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Sunday, May 23, 2010

Hermann F. Jungkunst, Nature Geosci., 3 (2010), Soil science: Arctic thaw

Nature Geoscience, 3 (2010) 306-307; doi: 10.1038/ngeo851

Soil science: Arctic thaw

Hermann F. Jungkunst* 
Institute of Geography, Landscape Ecology, University of Gottingen, Goldschmidtstrasse 5, D-37077 Gottingen, Germany
The organic matter stored in frozen Arctic soils could release significant quantities of carbon dioxide and methane on thawing. Now, laboratory experiments show that re-wetting of previously thawed permafrost could increase nitrous oxide production by 20-fold.

Arctic soils store tremendous amounts of organic matter. Over millennia, cold, wet conditions have slowed the breakdown of plant material in the Arctic, and large quantities of carbon and nitrogen have built up in permanently frozen ground — termed permafrost. Global warming threatens to thaw these frozen soils and release large quantities of methane and carbon dioxide to the atmosphere1. Nitrous oxide — another potent greenhouse gas — can also be emitted from permafrost soils, but the relationship to thawing is uncertain2. Writing in Nature Geoscience, Elberling and colleagues3 show that the addition of the original nitrogen- and carbon-rich meltwater to thawed permafrost cores, sampled from Greenland, stimulates nitrous oxide production.

Microbial breakdown of soil organic matter can produce three greenhouse gases: carbon dioxide, methane and nitrous oxide. The magnitude of emissions is not only dependent on temperature, but also on water and oxygen levels. The quality and abundance of soil organic matter — which is heterogeneously distributed in most soils — will also influence gas flux from the soil to the atmosphere.

As the Arctic climate warms, the upper, active layer of permafrost soils, which melts each summer, could thicken, facilitating the breakdown of previously frozen organic matter by soil microbes. Indeed, there is evidence to suggest that newly thawed permafrost releases large volumes of methane and carbon dioxide1, 4. Furthermore, freeze–thaw cycles can promote nitrous oxide emissions5: in the Arctic, permafrost melting creates a mosaic of wet and dry soil conditions — due to small differences in topography and drainage — that favour nitrous oxide production6.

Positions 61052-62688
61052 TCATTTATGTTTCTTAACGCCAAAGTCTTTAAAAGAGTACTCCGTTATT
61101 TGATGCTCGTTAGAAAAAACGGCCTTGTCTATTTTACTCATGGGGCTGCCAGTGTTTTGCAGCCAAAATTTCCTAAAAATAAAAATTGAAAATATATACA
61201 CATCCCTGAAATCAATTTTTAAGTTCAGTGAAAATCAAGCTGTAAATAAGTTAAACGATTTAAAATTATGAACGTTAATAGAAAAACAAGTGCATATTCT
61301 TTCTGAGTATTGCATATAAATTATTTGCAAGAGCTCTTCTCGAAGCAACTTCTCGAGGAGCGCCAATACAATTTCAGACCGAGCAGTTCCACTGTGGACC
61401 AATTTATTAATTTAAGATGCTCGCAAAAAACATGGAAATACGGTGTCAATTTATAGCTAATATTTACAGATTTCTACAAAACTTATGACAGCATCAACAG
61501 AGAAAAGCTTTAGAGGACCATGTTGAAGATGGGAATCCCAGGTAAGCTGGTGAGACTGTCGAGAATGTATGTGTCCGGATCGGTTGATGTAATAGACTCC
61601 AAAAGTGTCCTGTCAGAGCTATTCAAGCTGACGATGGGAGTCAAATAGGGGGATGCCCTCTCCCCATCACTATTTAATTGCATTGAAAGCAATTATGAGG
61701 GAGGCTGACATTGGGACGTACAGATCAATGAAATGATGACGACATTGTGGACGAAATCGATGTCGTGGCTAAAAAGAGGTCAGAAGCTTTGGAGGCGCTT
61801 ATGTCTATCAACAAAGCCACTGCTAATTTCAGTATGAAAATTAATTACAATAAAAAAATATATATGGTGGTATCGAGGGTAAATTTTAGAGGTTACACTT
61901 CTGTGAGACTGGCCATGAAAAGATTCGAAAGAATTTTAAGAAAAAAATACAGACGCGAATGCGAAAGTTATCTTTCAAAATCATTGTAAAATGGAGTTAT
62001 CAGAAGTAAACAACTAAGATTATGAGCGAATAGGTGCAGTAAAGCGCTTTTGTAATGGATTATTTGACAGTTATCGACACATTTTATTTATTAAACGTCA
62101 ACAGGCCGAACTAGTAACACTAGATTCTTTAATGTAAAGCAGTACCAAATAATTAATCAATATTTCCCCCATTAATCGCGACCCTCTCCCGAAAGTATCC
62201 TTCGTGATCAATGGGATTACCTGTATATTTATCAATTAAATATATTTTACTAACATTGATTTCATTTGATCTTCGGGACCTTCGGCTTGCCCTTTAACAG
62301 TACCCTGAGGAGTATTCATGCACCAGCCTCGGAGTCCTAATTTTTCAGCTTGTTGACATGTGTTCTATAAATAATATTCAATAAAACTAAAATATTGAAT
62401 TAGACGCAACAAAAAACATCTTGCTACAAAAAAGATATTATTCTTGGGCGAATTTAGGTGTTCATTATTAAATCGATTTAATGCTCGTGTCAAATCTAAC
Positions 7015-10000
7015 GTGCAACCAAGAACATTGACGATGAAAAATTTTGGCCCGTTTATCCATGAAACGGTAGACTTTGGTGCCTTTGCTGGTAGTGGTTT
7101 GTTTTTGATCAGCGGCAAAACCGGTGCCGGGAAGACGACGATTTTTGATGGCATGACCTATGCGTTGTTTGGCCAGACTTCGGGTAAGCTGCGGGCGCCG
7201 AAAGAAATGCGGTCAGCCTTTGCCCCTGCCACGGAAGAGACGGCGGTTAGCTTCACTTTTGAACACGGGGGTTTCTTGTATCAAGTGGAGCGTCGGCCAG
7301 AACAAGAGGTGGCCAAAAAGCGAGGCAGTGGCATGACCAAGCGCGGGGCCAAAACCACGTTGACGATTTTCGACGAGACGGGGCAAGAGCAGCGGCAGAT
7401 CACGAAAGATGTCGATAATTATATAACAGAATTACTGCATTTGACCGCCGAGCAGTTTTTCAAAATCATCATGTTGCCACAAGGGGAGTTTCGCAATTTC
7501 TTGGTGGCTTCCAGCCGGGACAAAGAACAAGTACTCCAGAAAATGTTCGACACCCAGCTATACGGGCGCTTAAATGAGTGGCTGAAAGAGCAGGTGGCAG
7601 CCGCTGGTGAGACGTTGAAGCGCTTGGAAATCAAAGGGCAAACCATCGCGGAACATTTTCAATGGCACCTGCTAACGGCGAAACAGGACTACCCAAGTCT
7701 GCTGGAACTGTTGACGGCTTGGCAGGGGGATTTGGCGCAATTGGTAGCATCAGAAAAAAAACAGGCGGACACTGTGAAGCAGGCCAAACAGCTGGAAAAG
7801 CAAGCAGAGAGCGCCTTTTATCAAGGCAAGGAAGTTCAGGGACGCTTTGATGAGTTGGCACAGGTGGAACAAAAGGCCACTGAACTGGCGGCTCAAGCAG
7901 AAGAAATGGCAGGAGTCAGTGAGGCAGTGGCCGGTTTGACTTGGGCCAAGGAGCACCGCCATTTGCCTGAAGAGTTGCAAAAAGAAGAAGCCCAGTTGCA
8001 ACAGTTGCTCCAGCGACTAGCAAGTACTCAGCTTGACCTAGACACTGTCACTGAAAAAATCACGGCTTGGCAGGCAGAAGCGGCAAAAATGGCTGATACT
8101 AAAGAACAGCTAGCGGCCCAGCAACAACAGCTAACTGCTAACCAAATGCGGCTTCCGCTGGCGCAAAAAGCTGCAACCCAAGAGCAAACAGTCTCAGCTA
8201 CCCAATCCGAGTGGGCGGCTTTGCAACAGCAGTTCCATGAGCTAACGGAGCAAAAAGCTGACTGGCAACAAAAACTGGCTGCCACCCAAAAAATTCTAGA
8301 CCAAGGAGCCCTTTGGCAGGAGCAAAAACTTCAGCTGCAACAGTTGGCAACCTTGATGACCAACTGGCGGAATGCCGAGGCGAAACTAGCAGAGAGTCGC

Elberling and colleagues show that the production of nitrous oxide just beneath the active layer can be extraordinarily high when permafrost soils undergo melting and subsequent re-wetting in a laboratory environment3. They examined the effect of thawing on nitrous oxide production in permafrost cores up to three metres in length, collected from a wetland site in northeastern Greenland. To mimic freeze–thaw conditions, cores were thawed, drained and subsequently re-wetted with the original meltwater, which contained high concentrations of ammonium and dissolved organic matter. Rates of nitrous oxide production were low in the frozen and thawed cores. However, there was a 20-fold increase in nitrous oxide production throughout the entire depth of the permafrost soils on re-wetting with the original meltwater; production rose to 18 μg nitrogen per hour per kg of soil. The fact that the addition of carbon- and nitrogen-rich water triggered nitrous oxide production suggests that the carbon and nitrogen cycles in these soils are tightly connected. Measurements of nitrous oxide production in permafrost soils collected from an additional five wetland sites suggest that the high rates of nitrous oxide production observed in the Greenland soils are not unique.

However, not all of the nitrous oxide produced following re-wetting will escape to the atmosphere. Some will be consumed within anoxic micro-zones in the active layer. To gauge the amount of nitrous oxide actually emitted, Elberling et al. measured nitrous oxide emissions from one of the thawed and re-wetted cores from northeast Greenland: only 31% of the nitrous oxide produced was emitted to the atmosphere, although this is still equivalent to 34 mg of nitrous oxide per square metre per day. In fact, emissions of this magnitude exceed those from bare peat patches, match most of those from highly fertilized agricultural sites, and are only beaten by emissions from highly fertilized and compacted potato fields7 (Fig. 1).

Figure 1. High daily nitrous oxide emissions from Arctic, temperate and tropical soils.

Figure 1 : High daily nitrous oxide emissions from Arctic, temperate and tropical soils.
Elberling et al. examined the impact of thawing on nitrous oxide production in permafrost soils3. They found that thawing alone had little impact on nitrous oxide levels, but re-wetting with the original meltwater significantly stimulated production. Experiments on one core suggest that only a third of the nitrous oxide produced following re-wetting is released to the atmosphere. Error bars represent the standard deviation.
Full size image (27 KB)

Of course, their findings need to be verified in the field. A key uncertainty is how plants — which compete with soil microbes for ammonium and nitrate — will influence the production and emission of nitrous oxide. Given that strong nitrous oxide emissions are found in vegetation-free patches of sub-Arctic tundra2, and that plant cover will probably increase in the Arctic region owing to rising temperatures, the impact of vegetation on nitrous oxide emissions deserves examination.

Elberling and colleagues show that nitrous oxide emissions from thawed permafrost can equal those from highly fertilized agricultural soils3. But science is not an Olympic sport, where faster, higher and longer are the only results that count. It is important, too, to understand the more subtle feedbacks, such as those between the Arctic carbon and nitrogen cycles.


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